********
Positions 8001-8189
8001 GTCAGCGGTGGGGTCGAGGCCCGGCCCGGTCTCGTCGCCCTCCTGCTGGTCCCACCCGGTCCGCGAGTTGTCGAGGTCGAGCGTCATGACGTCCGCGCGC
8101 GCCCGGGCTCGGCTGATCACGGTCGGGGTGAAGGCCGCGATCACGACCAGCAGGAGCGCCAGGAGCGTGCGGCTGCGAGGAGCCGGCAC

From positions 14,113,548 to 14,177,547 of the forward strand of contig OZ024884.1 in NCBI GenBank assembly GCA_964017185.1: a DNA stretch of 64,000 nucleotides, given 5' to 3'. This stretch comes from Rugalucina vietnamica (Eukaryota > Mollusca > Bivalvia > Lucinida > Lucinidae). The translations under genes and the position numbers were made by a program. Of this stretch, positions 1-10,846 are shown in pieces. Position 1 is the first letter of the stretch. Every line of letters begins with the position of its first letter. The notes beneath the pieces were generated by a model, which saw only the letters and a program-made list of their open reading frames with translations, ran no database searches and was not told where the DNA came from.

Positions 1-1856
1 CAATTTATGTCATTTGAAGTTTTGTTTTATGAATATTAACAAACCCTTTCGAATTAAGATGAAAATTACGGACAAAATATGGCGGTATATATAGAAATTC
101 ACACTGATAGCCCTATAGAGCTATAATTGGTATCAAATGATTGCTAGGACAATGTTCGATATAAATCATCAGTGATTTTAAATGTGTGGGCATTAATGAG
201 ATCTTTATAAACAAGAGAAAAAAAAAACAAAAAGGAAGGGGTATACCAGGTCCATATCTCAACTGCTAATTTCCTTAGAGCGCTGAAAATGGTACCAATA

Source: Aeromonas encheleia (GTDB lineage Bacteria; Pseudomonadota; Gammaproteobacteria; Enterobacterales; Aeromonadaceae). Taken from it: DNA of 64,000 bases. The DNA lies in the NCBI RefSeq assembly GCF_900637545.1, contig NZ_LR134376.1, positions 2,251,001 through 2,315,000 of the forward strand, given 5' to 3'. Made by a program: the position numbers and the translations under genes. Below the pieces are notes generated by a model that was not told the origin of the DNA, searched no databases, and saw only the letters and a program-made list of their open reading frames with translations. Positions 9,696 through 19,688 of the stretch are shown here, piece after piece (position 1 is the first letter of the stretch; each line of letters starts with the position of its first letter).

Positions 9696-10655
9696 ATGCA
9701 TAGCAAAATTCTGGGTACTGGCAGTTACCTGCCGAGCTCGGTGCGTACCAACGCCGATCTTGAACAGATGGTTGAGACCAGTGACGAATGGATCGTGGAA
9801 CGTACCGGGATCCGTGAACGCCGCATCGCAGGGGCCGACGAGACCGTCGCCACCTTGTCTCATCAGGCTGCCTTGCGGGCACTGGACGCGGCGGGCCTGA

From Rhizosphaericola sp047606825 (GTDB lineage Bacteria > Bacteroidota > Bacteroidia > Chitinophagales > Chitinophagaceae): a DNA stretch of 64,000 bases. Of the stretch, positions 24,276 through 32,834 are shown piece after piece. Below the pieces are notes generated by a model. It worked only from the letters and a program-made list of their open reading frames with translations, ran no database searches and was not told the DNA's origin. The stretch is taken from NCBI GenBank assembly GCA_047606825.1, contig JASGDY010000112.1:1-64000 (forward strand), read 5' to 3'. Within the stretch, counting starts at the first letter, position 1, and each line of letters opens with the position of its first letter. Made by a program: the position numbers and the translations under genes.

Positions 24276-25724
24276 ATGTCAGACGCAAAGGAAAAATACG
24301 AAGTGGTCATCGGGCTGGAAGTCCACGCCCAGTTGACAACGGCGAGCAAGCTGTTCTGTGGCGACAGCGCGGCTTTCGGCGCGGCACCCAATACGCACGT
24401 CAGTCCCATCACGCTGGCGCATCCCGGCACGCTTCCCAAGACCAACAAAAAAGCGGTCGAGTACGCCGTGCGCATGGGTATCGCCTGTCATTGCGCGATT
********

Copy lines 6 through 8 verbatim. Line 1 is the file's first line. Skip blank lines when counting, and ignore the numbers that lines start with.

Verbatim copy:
1 CAATTTATGTCATTTGAAGTTTTGTTTTATGAATATTAACAAACCCTTTCGAATTAAGATGAAAATTACGGACAAAATATGGCGGTATATATAGAAATTC
101 ACACTGATAGCCCTATAGAGCTATAATTGGTATCAAATGATTGCTAGGACAATGTTCGATATAAATCATCAGTGATTTTAAATGTGTGGGCATTAATGAG
201 ATCTTTATAAACAAGAGAAAAAAAAAACAAAAAGGAAGGGGTATACCAGGTCCATATCTCAACTGCTAATTTCCTTAGAGCGCTGAAAATGGTACCAATA